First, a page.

Deontology and Utilitarianism – When Viewing the World & Looking for Justice and Morality
In order to discuss moral philosophy, sometimes you have to be a Pollyanna. You have to presume that everyone has the same idea of what morality is, and the same desire to act on that knowledge.
Most of the world’s religions do have a basic ideal set that is similar to what you learned in kinder-garden.
- Be kind,
- be respectful,
- share with others,
- take turns….
But that doesn’t always make it into practice when feelings about your history with your neighbouring cultures come up. And then there are the ‘others’. people you have always been told worship your devils and listening to them will take you straight to hell. So you basically get a free pass for however you treat them, no matter how evil.
Or do you? Well your priest and temple sycophants would say you do…. but does basic morality and do your gods?
And it also presumes that everyone adheres to these beliefs and morals to the same level.
As well it presumes that everyone has the same motives, and that they’re well intended. That this person before you will actually consider your needs at all, let alone put them above their needs. That is in fact a pretty rare person.
So how do governors and priests rule the great unwashed and actually find a path where if they aren’t meeting everyone’s needs they at least aren’t harming anyone?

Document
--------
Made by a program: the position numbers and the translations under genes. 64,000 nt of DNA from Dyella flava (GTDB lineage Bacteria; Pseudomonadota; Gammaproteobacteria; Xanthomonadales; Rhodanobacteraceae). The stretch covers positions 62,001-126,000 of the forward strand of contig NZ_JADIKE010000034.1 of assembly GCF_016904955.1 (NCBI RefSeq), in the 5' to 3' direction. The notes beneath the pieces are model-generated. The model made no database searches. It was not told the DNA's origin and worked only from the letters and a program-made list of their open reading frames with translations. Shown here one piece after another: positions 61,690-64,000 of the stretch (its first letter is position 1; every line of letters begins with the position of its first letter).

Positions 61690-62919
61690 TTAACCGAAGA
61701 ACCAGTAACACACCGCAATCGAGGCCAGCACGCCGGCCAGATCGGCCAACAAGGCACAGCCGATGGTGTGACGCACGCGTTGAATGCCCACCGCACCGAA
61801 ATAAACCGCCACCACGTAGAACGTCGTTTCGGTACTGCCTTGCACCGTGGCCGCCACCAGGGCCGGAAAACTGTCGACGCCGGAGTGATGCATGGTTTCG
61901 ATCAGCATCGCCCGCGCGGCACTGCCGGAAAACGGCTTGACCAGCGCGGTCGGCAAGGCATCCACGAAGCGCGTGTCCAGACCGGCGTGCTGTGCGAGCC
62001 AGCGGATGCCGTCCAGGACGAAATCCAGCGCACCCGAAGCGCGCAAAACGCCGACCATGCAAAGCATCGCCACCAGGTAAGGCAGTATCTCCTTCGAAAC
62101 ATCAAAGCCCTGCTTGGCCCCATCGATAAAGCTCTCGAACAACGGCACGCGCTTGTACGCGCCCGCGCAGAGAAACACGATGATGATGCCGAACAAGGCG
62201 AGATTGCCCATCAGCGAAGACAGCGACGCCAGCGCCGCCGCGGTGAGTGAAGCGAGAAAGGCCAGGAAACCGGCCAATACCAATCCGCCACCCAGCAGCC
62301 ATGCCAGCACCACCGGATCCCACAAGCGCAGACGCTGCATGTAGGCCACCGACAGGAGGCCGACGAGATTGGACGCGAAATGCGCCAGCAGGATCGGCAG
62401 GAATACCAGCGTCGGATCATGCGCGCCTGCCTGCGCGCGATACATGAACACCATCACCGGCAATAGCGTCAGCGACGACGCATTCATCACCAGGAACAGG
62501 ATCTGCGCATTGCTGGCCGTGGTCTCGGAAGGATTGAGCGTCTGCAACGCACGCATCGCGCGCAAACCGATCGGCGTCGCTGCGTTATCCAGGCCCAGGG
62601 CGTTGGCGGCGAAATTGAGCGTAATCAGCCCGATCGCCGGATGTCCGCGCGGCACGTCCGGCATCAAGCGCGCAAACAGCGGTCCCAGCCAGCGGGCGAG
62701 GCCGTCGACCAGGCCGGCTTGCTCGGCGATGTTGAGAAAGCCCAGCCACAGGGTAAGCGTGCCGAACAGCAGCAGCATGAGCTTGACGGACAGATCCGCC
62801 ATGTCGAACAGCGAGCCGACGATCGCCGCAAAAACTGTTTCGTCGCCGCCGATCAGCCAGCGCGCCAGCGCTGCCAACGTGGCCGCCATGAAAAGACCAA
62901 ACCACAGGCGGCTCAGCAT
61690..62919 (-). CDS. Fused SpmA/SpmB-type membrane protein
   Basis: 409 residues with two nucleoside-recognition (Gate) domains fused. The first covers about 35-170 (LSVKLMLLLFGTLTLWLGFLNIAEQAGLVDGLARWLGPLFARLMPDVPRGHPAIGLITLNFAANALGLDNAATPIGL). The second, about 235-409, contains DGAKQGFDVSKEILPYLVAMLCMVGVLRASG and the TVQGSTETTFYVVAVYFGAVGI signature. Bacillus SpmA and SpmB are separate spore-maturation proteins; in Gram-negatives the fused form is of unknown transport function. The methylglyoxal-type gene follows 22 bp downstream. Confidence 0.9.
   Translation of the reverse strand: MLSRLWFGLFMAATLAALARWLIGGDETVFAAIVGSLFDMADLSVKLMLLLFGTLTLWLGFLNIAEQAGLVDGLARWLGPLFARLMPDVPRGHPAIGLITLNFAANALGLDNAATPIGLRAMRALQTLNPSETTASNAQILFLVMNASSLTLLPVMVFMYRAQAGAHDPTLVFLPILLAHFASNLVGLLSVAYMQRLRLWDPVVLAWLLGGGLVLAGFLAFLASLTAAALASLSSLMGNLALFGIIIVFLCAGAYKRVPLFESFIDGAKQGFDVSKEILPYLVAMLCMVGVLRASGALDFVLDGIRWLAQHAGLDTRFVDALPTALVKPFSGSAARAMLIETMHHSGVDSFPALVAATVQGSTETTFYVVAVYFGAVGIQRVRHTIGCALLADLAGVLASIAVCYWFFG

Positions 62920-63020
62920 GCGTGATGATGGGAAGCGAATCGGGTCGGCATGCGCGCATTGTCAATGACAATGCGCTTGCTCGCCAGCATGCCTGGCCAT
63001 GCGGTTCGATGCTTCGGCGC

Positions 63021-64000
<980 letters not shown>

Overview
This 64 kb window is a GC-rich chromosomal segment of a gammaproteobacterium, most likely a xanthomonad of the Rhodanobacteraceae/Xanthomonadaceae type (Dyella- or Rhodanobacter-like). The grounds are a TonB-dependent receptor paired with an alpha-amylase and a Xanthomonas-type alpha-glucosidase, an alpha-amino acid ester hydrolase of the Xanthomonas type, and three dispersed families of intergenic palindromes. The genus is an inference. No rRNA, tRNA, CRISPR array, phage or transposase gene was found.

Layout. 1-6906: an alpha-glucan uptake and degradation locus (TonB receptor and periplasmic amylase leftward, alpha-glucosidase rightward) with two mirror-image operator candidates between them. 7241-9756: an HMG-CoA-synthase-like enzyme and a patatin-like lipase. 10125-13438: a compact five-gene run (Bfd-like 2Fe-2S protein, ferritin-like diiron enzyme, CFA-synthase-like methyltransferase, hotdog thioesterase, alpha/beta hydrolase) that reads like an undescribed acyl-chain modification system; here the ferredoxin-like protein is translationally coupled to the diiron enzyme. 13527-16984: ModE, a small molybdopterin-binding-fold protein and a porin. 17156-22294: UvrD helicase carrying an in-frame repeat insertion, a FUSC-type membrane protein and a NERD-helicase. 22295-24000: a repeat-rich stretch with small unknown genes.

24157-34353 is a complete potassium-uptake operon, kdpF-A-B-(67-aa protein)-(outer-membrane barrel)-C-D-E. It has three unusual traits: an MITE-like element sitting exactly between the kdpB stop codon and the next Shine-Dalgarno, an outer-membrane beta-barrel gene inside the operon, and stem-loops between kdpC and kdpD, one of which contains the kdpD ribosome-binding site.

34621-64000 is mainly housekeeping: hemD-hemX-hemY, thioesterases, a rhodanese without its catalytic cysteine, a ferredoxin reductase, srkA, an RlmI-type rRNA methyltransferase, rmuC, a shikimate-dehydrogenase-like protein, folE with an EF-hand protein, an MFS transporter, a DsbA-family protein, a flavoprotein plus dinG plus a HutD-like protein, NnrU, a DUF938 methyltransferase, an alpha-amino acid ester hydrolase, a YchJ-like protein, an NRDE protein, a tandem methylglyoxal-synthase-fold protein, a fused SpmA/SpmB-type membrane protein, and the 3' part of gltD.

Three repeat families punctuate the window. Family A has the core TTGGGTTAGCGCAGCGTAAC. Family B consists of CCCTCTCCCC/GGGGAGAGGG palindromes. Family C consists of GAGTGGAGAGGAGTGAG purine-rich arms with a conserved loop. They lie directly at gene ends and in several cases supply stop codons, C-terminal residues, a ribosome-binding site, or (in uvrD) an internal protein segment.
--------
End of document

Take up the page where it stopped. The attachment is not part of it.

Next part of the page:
I wish I had an answer. It isn’t something anyone has found yet. In all of human time.
Kant argued that we can only have knowledge of things we can experience.
“What can I know?” Kant replies that we can know the natural, observable world, but we cannot, however, have answers to many of the deepest questions of metaphysics.
“What should I do?” Kant replies that we should act rationally, in accordance with a universal moral law.
Kant also argued that his ethical theory requires belief in free will, God, and the immortality of the soul. Although we cannot have knowledge of these things, reflection on the moral law leads to a justified belief in them, which amounts to a kind rational faith. Thus in answer to the question, “What may I hope?” Kant replies that we may hope that our souls are immortal and that there really is a God who designed the world in accordance with principles of justice. source
“if it is in our power to prevent something bad from happening, without thereby sacrificing anything of comparable moral importance, we ought, morally, to do it.”